concern that a few of Duterte’s followers may be “unhinged” and that
therefore “Loida needs to be more careful here, where she spends a lot
of time, doing good, or elsewhere.” The former senator wondered “how the
lawyers in that Integrated Bar of the Philippines assembly responded
when the Prez, willy-nilly, casually put lawyer Loida's safety in
jeopardy, by convicting her by publicity.”
“We have to have a
higher regard for human life and dignity,” Saguisag counseled.
There is good reason
for Saguisag to be concerned for Loida’s safety. After Duterte’s attack
against Loida appeared online, Duterte’s numerous supporters in the
social media immediately began trolling Loida in their Facebook pages.
One such Duterte
supporter, Mira Savaria Encabo, an OFW based in Bahrain, posted this
Facebook blast against Loida Nicolas Lewis:
“She is the Mouthpiece
of America but posturing a facade of Filipino patriot. How can she be a
pro-Filipino when all her businesses are in the US and all her
allegiance is to the American flag??? Can we let a Fil-Am whose only
claim to fame is her being married to a rich African-American and who
doesn't even have the guts to bring or donate even a little portion of
her wealth and money to Philippines to help the government and the
What had she done to
help the country and have the guts to organize a destabilization move
and to OUST THE BEST PRESIDENT PHILIPPINES EVER HAD IN THE RECENT
HISTORY???? ALL SHE DID IS TALKING TOO MUCH and going for TV INTERVIEWS!
Pretending to be the voice of the people!!!
What right does she
have to meddle in Philippine affairs when she lives comfortably in US,
sheltered from all the trappings of life in the Philippines while she
enjoys the luxury of her late husband's wealth????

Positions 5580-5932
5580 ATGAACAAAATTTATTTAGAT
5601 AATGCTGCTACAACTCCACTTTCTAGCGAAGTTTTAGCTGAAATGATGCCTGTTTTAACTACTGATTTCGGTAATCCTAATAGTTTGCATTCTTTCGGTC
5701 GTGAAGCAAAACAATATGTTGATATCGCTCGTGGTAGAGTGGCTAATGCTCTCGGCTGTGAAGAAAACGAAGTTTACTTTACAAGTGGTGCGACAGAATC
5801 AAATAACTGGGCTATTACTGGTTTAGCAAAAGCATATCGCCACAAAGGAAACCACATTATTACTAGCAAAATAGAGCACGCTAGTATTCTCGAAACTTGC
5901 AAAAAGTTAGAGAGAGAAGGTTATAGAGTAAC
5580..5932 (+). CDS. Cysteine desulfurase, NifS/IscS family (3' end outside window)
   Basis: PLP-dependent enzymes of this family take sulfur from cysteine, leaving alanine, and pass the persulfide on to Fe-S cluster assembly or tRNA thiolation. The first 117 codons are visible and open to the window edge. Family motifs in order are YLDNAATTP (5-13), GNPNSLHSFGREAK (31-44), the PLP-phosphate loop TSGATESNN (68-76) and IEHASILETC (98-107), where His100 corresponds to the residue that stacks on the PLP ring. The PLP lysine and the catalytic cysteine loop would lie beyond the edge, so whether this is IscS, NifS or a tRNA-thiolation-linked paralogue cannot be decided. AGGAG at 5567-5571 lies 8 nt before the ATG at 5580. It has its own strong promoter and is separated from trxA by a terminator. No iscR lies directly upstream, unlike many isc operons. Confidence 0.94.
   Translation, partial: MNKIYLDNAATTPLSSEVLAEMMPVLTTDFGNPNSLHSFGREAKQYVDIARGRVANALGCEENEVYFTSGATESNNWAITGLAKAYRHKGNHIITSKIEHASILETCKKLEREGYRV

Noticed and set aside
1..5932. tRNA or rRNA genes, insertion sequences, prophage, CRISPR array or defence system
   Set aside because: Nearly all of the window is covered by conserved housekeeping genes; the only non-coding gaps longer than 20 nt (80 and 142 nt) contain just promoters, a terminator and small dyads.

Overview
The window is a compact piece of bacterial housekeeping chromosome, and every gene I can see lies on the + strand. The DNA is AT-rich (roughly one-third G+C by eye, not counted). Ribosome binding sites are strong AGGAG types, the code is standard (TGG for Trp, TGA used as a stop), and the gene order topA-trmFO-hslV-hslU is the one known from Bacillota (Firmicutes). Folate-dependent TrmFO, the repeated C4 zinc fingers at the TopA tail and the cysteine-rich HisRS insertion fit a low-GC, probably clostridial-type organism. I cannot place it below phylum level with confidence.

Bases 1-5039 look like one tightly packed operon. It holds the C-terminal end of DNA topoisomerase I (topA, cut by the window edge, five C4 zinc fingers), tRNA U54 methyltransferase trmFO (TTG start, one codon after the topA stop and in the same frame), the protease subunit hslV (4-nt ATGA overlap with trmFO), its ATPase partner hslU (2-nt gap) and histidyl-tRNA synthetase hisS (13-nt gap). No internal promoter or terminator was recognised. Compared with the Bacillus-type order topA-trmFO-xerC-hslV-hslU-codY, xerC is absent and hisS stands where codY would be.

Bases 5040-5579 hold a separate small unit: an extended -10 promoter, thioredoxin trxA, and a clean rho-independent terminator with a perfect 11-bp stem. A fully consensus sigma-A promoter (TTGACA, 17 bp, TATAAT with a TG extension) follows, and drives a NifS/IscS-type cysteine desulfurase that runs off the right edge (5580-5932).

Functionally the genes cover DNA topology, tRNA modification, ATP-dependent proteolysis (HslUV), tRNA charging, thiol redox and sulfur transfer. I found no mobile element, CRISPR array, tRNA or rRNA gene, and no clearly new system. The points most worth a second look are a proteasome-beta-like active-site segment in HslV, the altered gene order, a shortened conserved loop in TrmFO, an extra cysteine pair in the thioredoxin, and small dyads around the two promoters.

Why can't she
concentrate campaigning against discrimination and racism which the
blacks are still experiencing in US? It would definitely make her late
husband's soul to rejoice knowing his money is being spent in something
worth fighting for rather than spending it trying to demoralize,
destabilize and throw out the government and PRESIDENCY LEGALLY ELECTED
by the PEOPLE!!!”
It is evident that the
Duterte supporter never bothered to Google search “Loida Nicolas Lewis”
and relied entirely on Duterte’s false description of her as simply
“mayaman na babae who married a black and is now a millionaire.”
The truth about
Loida Nicolas Lewis
If any of them had
bothered to do basic research, they would have learned that Loida was
already a lawyer when she met Reginald F. Lewis (not “Richard”) on a
blind date in New York City in 1968 when he graduated from Harvard Law
School, and that they were married a year later in Manila.
They lived in a condo
in Manhattan while raising their two daughters with Loida employed as a
lawyer for the Immigration and Naturalization Service (INS) while
Reginald was working for a top New York law firm. After 15 years as a
corporate lawyer, Reginald formed his own venture capital firm in 1983,
TLC Group L.P., which he then used to purchase Beatrice International
Foods in 1987 which became the first black-owned company to have more
than $1 billion in annual sales.